I lost my debit card the other day – always a distressing thing, but made even more so because it was for the account that I share with my dad. The money in it is his; I have a card in case of emergencies.
I went through all the usual stuff when I realized the card was gone – when did I last see it, what was I doing, where had I been? It was all useless of course. I ended up calling the bank and canceling the card.
We all go through that process of review when we lose something, and I don’t think it ever works for anyone, whether or not they have ADD. I think that part of the reason is that we have a temporary lapse in attention – we’re distracted by something or preoccupied – and we don’t notice what we’re doing.
When you have Attention Deficit Disorder, though, that state of being distracted or preoccupied is pretty much a normal state of being. It’s the way we live much of our lives. I know that I’m constantly in a state of anticipation – living in the future. I’m always looking ahead to what’s happening next, what I have to do or remember – so much so that I miss much of what’s going on here and now.
ADD sort of sets up this vicious cycle: when you have it, you know that you have a tendency to forget things, to not pay attention, to miss signals and social cues from others. It gets you into hot water – people get irritated with you, think you’re unreliable or irresponsible, immature – you get the picture. So you try really hard to be better, to remember and pay attention, and you end up doing what I do – always anticipating the next thing – living in the future instead of the moment. The irony is, it doesn’t do you any good. When you’re so preoccupied with anticipating and being ready for what’s next, you miss what’s happening right now – which of course, means you miss bits of conversation, don’t realize where you put things, and do all the things in the now that you’re trying to avoid in the future.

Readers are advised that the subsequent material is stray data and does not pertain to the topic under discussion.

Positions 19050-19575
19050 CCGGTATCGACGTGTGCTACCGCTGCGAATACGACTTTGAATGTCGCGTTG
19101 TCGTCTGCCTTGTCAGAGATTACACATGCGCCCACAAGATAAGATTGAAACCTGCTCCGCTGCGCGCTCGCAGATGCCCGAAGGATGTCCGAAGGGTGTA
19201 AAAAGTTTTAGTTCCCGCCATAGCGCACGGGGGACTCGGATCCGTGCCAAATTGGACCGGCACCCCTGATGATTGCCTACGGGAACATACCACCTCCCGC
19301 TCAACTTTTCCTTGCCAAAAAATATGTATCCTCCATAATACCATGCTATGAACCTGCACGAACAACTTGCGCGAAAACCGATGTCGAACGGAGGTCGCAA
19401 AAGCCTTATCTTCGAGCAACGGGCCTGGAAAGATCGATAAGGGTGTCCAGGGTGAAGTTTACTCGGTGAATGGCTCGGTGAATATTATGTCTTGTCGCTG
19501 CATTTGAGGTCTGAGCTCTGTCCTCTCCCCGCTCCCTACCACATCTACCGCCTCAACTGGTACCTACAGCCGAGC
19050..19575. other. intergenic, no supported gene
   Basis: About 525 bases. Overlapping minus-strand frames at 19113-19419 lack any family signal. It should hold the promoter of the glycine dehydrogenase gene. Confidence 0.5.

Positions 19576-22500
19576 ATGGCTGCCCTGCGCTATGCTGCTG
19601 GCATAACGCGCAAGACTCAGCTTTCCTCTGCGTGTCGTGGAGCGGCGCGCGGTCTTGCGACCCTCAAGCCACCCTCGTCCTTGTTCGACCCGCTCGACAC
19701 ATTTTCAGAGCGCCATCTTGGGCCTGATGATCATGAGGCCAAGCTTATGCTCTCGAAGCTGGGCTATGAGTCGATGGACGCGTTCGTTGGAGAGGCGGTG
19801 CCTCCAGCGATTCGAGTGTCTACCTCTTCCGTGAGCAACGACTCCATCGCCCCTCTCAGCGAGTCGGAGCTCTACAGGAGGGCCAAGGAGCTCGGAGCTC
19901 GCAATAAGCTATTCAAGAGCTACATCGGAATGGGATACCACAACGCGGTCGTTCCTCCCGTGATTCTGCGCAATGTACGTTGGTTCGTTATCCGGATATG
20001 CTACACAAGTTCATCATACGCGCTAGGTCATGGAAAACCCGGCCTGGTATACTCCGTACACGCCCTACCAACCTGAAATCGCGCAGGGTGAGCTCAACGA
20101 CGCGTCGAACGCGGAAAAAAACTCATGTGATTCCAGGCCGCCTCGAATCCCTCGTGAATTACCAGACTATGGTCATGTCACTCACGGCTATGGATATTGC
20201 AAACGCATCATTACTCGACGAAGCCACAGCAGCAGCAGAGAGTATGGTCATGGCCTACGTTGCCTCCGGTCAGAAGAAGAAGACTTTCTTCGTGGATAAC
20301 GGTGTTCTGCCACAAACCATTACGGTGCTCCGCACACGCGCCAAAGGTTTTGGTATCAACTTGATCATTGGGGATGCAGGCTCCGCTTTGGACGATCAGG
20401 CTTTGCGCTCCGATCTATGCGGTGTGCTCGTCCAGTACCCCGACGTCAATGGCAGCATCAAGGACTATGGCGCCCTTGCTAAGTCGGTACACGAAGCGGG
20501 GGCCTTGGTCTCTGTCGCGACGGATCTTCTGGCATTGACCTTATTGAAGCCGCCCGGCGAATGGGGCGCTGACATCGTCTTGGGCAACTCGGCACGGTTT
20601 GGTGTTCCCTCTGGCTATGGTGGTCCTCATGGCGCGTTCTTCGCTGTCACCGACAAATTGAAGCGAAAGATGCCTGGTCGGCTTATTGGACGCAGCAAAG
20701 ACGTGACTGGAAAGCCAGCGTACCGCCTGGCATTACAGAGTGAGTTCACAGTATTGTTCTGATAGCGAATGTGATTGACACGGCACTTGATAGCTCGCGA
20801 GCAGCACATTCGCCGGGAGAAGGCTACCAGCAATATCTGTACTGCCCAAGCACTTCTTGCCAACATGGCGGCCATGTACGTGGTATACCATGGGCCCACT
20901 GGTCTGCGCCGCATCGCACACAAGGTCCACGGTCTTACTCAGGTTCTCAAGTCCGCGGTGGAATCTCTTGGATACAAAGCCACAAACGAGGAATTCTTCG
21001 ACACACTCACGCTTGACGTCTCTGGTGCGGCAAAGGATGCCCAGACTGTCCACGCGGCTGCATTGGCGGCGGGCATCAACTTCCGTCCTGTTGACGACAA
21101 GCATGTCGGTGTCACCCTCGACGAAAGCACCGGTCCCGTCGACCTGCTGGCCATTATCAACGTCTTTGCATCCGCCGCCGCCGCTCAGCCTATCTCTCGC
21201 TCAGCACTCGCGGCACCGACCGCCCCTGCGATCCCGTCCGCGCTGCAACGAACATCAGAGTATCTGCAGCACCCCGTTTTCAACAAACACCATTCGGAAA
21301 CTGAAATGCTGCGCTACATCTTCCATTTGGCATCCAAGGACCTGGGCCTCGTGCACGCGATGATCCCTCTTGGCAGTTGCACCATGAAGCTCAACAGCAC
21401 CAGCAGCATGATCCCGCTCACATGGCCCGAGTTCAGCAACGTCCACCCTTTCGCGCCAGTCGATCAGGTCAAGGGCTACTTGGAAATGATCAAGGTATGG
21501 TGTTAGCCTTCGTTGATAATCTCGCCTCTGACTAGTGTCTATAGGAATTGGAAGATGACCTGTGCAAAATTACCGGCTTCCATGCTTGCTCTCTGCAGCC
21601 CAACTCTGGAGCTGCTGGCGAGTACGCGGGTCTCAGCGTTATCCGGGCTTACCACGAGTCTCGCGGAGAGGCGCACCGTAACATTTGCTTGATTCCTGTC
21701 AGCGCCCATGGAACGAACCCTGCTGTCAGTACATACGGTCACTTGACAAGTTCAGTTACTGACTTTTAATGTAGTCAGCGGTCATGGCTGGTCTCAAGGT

There is a solution, one I try to work on every day. It ties in to the post I made recently about meditation and ADD. It’s called mindfulness – being fully present in the moment. It requires an effort on your part, but not a huge one. It’s just the act of really taking note of your five senses and what they’re telling you: what do you hear, see, feel, smell, or taste?
You might want to start out, as I have, practicing this new skill when you’re alone. That makes noting what you hear, in particular, easier.
The other day, I sat on the deck, and practiced paying attention:
- I noted sounds: the birds, some kids playing across the street, a dog barking, the frogs down by the lake.
- I noted sights: I watched a mama duck & her babies on the lake, the leaves on the trees fluttering in the breeze, the dog sleeping in the sun.
- I took note of what I felt: the breeze and the sun on my face, the chair I was sitting on.
You may not always have all 5 senses to concentrate on, but that’s OK. Just involve the ones you can. I can’t promise you’ll remember where you left your keys or your cell phone, but if you keep it up, I promise you’ll be surprised at how rich your memories will be. (By the way, this is an amazingly effective tool for school.)